Sunday, June 13, 2010
This past weekend, as I noted in the previous post, I had the privilege of seeing my dear friend Voice of Reason get married to a very fortunate man. For various sound reasons, they held the wedding at a mountain town that caters to weekend travellers seeking to escape city life and wander around among the trees, look up and see stars, and all that sort of thing.
I ate it up.
After a few hours of fantasizing about ways to live in such a place while continuing to work in Grit City, I discarded the idea as utter nonesense,** possibly brought on by altitude-related oxygen deprivation, and instead thought about one that I might actually put into practice: once-a-semester writing retreats.
Now, in my fantasy world, this would involve enough time to give me two travel days, plus three days where I'd write in the morning, hike in the afternoons, and read in the evenings. The cost would be about equivalent to an academic conference. The retreat location of my fantasy world would have at least one window that would look out on no neighbors, and the actual dwelling would not have free internet access. The practical part of my brain does not allow me to delude myself that I could knock off an entire article or anything, but I do think I could accomplish a lot if unplugged, and in an inspiring place. And being forced to disconnect from the e-chatter for a while might help form some good habits I could take back home.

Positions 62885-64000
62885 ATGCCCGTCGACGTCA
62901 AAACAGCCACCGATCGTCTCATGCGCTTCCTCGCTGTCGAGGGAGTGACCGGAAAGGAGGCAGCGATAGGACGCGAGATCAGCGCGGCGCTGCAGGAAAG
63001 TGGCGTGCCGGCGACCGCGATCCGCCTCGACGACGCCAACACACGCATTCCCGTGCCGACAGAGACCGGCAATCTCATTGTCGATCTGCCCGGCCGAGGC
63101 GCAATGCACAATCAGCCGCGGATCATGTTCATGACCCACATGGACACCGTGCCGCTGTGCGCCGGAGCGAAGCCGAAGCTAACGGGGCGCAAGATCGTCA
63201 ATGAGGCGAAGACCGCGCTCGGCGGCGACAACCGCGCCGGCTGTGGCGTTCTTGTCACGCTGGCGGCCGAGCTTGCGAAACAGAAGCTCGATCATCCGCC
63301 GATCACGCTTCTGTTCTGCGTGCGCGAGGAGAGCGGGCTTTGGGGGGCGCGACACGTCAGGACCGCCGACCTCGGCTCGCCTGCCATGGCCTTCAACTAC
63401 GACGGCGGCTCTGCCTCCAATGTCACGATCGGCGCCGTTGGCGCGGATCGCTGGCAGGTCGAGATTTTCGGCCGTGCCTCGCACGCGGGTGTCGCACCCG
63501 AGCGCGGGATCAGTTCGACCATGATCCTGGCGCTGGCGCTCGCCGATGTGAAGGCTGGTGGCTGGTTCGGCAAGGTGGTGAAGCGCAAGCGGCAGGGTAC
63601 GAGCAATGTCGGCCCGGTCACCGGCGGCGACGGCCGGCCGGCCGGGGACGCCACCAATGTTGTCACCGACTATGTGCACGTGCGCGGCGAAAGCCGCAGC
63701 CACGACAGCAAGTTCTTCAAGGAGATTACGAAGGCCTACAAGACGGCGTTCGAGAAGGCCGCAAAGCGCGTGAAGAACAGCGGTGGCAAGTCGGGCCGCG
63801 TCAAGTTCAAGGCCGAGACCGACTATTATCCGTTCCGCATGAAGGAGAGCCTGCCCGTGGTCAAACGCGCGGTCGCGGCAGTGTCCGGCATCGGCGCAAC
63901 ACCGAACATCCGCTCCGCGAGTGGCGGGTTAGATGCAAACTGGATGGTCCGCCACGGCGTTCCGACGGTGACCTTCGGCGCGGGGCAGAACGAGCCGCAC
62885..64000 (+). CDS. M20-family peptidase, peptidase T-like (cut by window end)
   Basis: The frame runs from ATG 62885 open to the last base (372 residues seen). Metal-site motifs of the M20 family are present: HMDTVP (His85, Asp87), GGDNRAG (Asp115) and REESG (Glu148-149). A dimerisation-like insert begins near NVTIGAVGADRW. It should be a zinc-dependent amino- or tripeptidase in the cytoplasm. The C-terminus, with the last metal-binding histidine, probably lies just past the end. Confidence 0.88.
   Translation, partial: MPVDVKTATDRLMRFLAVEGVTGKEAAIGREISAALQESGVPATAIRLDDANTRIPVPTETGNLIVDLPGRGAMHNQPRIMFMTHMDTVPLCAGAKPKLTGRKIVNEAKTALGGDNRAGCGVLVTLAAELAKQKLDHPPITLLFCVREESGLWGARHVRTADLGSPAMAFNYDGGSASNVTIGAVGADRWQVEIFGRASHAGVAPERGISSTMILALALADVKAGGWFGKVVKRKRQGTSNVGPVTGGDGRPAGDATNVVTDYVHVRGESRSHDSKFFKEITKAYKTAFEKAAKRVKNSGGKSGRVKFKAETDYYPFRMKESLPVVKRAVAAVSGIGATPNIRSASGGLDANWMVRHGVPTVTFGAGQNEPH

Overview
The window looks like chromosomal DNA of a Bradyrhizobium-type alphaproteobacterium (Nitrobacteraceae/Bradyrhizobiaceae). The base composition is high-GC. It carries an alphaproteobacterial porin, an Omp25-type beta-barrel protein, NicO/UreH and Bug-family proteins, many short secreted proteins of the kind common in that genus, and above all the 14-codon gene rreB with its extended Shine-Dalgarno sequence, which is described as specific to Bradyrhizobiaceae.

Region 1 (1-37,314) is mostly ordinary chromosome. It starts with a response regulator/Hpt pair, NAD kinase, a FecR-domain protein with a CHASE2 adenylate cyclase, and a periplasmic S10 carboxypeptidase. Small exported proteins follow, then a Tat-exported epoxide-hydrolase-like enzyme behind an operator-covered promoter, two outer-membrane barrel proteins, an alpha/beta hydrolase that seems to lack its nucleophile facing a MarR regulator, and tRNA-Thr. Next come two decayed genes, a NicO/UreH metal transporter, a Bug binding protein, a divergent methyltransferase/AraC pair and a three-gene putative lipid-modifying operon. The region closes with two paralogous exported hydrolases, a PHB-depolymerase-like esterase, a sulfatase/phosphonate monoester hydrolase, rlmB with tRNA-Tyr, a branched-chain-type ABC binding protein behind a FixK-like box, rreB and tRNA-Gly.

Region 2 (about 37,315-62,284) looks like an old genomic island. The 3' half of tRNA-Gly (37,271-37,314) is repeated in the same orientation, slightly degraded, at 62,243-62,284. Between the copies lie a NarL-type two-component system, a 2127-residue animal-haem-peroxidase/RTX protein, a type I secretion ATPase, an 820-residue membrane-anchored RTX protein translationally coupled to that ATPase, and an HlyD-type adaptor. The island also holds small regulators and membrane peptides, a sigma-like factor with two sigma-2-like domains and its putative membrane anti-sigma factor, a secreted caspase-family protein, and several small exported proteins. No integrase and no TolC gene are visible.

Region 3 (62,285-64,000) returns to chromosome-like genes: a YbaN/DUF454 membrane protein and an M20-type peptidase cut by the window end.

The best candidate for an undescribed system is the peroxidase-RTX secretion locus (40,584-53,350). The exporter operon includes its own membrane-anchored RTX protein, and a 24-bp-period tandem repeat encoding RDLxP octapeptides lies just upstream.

I am, as you may have guessed by now, a bit of a romantic.*** And I do acknolwedge that if a procrastinator gets in a car or on a plane and heads to the mountains, the person who gets out of that car or plane in the mountains will be… a procrastinator. So there is essential groundwork that I need to think about before seriously contemplating this.
I know that one of my regular readers takes herself on retreats, but these are spiritual, rather than work-related. Then again, my longing for occasional doses of mountain solitude does have a vaguely spiritual component to it, too.
Anyone tried this? Did you find it helpful?
**First, it clashes with my live-where-you-work philosophy and the communitarian and environmental benefits of said philosophy. Second, I've been nattering on for a month now about becoming more emotionally connected to Urban University and Grit City. Putting down my main roots somewhere else entirely would be antithetical to this goal, to say the least. Third, it would be damn expensive.
***I don't think that's necessarily a bad quality. But it's one that has prompted me to leap into untenable situations in the past.